Could Iran's phased plan defuse nuclear standoff?

 
EU High Representative for Foreign Affairs Catherine Ashton talks to Iranian Foreign Minister Mohammad Javad Zarif, right, during a photo opportunity prior to the start of two days of closed-door nuclear talks Teams from Iran and six other nations are holding two days of discussions on Iran's nuclear future

GENEVA: So the Iranian Foreign Minister, Mohammad Javad Zarif, has made his PowerPoint presentation and we are now a little wiser about how the long running crisis over the country's nuclear program might be resolved.

As for the detail, even half way through day one of this two-day meeting with representatives of the international community that is not clear, what is though is the vital importance of timing and the need to show progress quickly.

The need for rapid movement in a process that has been going on for so many years is obvious and mutual.

Iran wants swift relief from the sanctions that have laid its economy low; the US and others represented here (UK, France, China, Russia and Germany) have had the feeling that they have been kept dawdling in the negotiating game for years while the Iranians have forged ahead with their nuclear programme.

What Mr Zarif laid out this morning was a three-phase programme designed to deliver a result in one year.

To the extent that it has been possible to discover the details of his presentation from Iranian journalists here: Phase 1 will take up to six months, involving the lifting of sanctions and re-doubled international inspections; Phase 2, which Mr Zarif's officials were reluctant to talk about in detail, dealt with confidence building measures designed to reassure the international community about the peaceful nature of their effort; and Phase 3 an end state is reached in which the country's nuclear project is certified as peaceful by the international community.

Past failure

The Iranian approach emphasises gaining agreement now on that end state - in which Iran would continue to enrich uranium (presumably at markedly lower levels) but as part of a heavily inspected peaceful nuclear programme - so that everyone can understand the direction of travel.

The new Iranian President Hassan Rouhani has himself spent long hours in this negotiating game, and was responsible for a 2003 agreement in which, many of his countrymen feel, much was conceded without Western acceptance of that end point (Iran subsequently broke out of this agreement).

Previous negotiating stances

In April 2013, the P5+1 proposed that Iran should:

  • Cease uranium enrichment to 20%, a threshold that could lead to weapons capability
  • Ship most of stockpile of 20%-enriched uranium abroad, keeping some for Tehran research reactor
  • Accept a comprehensive verification regime
  • Address questions about military research activity

Iran responded by demanding P5+1 should:

  • Recognise Iran's "right" to enrich uranium
  • Ease all UN, US and EU sanctions

Two things are clear about this approach.

Firstly that if it does indeed involve the outside world switching off sanctions before there is a significant reduction in Iranian nuclear capabilities, it will be very hard for the US to sign up to it.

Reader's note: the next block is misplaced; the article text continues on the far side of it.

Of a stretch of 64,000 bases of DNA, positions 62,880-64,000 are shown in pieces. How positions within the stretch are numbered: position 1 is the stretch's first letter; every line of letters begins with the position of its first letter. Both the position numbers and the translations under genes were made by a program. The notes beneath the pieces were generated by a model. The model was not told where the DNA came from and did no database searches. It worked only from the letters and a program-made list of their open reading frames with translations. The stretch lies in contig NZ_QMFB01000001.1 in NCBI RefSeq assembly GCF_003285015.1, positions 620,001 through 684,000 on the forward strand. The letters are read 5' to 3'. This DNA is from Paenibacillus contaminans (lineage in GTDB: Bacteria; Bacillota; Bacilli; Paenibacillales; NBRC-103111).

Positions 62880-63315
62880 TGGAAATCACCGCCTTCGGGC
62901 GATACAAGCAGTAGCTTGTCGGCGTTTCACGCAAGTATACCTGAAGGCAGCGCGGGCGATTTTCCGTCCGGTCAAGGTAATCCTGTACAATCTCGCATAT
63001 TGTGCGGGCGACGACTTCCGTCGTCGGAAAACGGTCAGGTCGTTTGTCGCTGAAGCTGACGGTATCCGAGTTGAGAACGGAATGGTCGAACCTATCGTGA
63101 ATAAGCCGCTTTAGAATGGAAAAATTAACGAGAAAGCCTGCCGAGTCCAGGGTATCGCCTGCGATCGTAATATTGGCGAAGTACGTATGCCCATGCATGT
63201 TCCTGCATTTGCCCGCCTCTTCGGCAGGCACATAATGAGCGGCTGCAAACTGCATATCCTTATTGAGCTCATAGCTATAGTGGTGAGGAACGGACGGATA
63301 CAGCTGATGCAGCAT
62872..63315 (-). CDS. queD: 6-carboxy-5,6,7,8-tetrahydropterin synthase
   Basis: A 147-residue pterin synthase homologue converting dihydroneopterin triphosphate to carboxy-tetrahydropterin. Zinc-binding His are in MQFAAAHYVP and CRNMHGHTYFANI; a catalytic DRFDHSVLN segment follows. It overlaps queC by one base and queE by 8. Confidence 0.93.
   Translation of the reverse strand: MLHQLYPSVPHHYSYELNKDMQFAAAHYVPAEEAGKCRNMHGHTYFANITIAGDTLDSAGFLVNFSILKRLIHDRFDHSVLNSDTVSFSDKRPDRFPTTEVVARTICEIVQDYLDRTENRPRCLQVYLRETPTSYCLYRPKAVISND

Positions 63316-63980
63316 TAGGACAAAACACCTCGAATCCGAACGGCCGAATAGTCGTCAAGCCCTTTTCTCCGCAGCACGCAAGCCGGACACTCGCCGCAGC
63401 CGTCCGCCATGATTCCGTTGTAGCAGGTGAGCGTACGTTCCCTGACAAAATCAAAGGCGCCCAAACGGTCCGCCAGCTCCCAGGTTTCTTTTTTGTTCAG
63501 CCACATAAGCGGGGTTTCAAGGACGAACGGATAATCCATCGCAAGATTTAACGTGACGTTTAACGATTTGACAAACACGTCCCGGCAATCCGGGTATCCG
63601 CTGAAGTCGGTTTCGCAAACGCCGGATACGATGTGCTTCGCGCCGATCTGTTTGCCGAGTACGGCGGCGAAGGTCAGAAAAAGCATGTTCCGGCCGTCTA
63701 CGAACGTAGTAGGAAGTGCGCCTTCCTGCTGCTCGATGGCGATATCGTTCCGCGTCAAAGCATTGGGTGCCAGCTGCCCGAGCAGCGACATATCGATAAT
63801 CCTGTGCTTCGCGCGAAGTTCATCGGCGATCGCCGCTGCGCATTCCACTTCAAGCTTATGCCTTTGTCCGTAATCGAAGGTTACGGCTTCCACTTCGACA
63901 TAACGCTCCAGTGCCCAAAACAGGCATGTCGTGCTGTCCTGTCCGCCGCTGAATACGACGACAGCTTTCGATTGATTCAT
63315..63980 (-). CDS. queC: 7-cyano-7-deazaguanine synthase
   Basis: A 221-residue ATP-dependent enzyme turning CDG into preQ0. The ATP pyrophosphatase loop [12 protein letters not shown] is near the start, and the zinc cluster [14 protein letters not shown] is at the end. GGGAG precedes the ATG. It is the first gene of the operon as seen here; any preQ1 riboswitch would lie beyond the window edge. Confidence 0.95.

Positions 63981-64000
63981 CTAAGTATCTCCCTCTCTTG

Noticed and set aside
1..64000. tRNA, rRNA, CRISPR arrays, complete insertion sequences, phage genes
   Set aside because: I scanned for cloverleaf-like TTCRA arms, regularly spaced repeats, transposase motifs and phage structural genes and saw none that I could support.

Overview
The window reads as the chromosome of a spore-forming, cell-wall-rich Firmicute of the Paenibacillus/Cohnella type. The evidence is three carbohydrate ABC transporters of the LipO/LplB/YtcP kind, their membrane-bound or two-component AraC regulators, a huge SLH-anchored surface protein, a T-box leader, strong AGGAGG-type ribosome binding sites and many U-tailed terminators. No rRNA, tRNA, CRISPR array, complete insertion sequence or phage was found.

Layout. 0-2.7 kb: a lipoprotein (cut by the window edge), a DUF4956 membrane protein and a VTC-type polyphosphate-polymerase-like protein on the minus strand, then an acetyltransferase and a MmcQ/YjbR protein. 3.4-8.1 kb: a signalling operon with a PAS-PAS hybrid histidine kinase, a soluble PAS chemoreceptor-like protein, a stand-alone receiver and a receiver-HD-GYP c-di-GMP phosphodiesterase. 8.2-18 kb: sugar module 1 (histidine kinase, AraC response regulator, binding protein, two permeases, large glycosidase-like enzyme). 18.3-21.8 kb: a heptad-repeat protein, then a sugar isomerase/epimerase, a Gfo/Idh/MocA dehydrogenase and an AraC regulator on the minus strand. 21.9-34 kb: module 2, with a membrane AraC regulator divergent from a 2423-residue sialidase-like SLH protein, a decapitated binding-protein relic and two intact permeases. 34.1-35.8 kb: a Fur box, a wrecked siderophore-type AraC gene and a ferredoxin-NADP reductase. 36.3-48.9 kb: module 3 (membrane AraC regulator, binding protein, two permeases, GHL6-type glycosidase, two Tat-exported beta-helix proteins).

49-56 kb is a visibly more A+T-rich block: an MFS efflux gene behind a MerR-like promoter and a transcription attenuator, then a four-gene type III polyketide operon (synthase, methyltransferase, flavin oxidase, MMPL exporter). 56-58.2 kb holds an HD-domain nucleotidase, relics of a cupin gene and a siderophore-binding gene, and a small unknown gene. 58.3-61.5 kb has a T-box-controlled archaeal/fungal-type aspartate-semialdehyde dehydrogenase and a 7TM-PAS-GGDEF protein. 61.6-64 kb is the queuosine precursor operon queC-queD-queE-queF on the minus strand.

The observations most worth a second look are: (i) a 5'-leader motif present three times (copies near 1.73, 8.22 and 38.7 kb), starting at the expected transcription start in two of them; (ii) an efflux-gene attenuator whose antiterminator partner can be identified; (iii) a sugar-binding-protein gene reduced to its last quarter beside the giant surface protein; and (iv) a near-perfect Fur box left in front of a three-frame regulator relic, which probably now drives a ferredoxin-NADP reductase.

The second is that this takes longer than the three to six months originally mooted by the new Iranian leadership.

We will just have to wait for more detail on how a phased lifting of sanctions might be meshed in with a halt to Iranian uranium enrichment activities, extended to other atomic activities (such as the commissioning of a new reactor able to produce plutonium) and then an actual dismantling of certain facilities.

In this last context the US has fixed on the recently commissioned underground uranium enrichment facility at Fordo as a particular problem.

Let's assume that such details can be worked out, so long as the White House accepts that Iran will retain the ability to enrich its own fuel and hangs on to the stockpile of material that has already been produced. These are reasonable assumptions in terms of the White House, but the same cannot be assumed of Congress where scepticism about Iranian intentions remains high.

If all this can be done, it could take a while and the timescale issue still remains key. The longer the negotiating process goes on, the greater the sceptics in both camps will be empowered.

Mr Rouhani's critics will label him naive for assuming there could be any rapid lifting of US and EU sanctions (the ones that really hurt, on the banking and oil sectors) and members of the US Congress who feel that the world has been led a merry dance this last 10 years will insist that they have been vindicated.

That is why quick progress is so vital, and it is also why today those on the other side of the table have been reluctant to criticise Mr Zarif's presentation of Tuesday morning without hearing further details, lest such action cause an immediate loss of momentum.

Key nuclear sites map

 
Mark Urban Article written by Mark Urban Mark Urban Diplomatic and defence editor, BBC Newsnight

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